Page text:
Since its adoption by the fourth IMO Assembly in 1965, the IMDG Code has undergone many changes, both in appearance and content to keep pace with the ever‑changing needs of industry. Amendments which do not affect the principles upon which the Code is based may be adopted by the MSC, allowing IMO to respond to transport developments in reasonable time.

Amendments to the IMDG Code originate from two sources; proposals submitted directly to IMO by Member States and amendments required to take account of changes to the United Nations Recommendations on the Transport of Dangerous Goods which sets the basic requirements for all the transport modes.

Amendments to the provisions of the United Nations Recommendations are made on a two‑yearly cycle and approximately two years after their adoption, they are adopted by the authorities responsible for regulating the various transport modes. In that way a basic set of requirements applicable to all modes of transport is established and implemented, thus ensuring that difficulties are not encountered at inter‑modal interfaces.

IMDG Code classes
For the purposes of this Code, dangerous goods are classified in different classes, to subdivide a number of these classes and to define and describe characteristics and properties of the substances, material and articles which would fall within each class or division. General provisons for each class or division are given. Individual dangerous goods are listed in the Dangerous Goods List, with the class and any specific requirements.

In accordance with the criteria for the selection of marine pollutants for the purposes of Annex III of the International Convention for the Prevention of Pollution from Ships, 1973, as modified by the Protocol of 1978 relating thereto (MARPOL 73/78), a number of dangerous substances in the various classes have also been identified as substances harmful to the marine environment (MARINE POLLUTANTS).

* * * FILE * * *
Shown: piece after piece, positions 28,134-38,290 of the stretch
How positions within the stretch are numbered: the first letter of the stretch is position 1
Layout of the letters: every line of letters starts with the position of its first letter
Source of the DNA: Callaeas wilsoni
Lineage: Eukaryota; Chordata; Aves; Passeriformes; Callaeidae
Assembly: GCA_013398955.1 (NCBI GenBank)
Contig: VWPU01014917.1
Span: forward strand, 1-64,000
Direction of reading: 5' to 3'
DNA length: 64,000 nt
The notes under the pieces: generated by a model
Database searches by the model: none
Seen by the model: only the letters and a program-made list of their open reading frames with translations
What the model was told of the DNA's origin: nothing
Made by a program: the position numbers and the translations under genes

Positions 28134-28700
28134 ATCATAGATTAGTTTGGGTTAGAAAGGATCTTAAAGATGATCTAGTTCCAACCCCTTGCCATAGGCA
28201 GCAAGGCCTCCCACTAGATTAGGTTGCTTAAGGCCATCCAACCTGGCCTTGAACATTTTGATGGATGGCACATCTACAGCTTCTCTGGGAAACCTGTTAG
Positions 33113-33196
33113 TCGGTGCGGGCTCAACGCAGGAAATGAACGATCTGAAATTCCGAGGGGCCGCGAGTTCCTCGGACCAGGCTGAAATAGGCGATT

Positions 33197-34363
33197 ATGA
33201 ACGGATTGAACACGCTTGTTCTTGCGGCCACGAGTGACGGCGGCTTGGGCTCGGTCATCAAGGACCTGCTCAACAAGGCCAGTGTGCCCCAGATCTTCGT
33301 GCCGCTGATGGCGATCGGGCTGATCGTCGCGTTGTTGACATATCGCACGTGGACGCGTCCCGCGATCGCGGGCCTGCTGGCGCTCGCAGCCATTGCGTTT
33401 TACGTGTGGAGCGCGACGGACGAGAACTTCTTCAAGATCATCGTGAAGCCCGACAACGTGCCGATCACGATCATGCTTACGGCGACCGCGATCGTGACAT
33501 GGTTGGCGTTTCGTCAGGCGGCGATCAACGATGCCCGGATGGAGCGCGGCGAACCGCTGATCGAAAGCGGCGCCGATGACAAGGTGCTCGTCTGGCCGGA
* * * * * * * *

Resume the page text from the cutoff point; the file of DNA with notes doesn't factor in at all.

The classification shall be made by the shipper/consignor or by the appropriate competent authority where specified in this Code.

Classes, divisions, packing groups
Substances (including mixtures and solutions) and articles subject to the provisions of this Code are assigned to one of the classes 1-9 according to the hazard or the most predominant of the hazards they present. Some of these classes are subdivided into divisions. These classes or divisions are as listed below:

Class 1: Explosives
Division 1.1: substances and articles which have a mass explosion hazard
Division 1.2: substances and articles which have a projection hazard but not a mass explosion hazard
Division 1.3: substances and articles which have a fire hazard and either a minor blast hazard or a minor projection hazard or both, but not a mass explosion hazard
Division 1.4: substances and articles which present no significant hazard
Division 1.5: very insensitive substances which have a mass explosion hazard
Division 1.6: extremely insensitive articles which do not have a mass explosion hazard

Class 2: Gases
Class 2.1: flammable gases
Class 2.2: non-flammable, non-toxic gases
Class 2.3: toxic gases

Class 3: Flammable liquids

Class 4: Flammable solids; substances liable to spontaneous combustion; substances which, in contact with water, emit flammable gases
Class 4.1: flammable solids, self-reactive substances and desensitized explosives
Class 4.2: substances liable to spontaneous combustion
Class 4.3: substances which, in contact with water, emit flammable gases

Class 5: Oxidizing substances and organic peroxides
Class 5.1: oxidizing substances
Class 5.2: organic peroxides

Class 6: Toxic and infectious substances
Class 6.1: toxic substances
Class 6.2: infectious substances

Class 7: Radioactive material

Class 8: Corrosive substances

Class 9: Miscellaneous dangerous substances and articles

# The numerical order of the classes and divisions is not that of the degree of danger.

Marine pollutants and wastes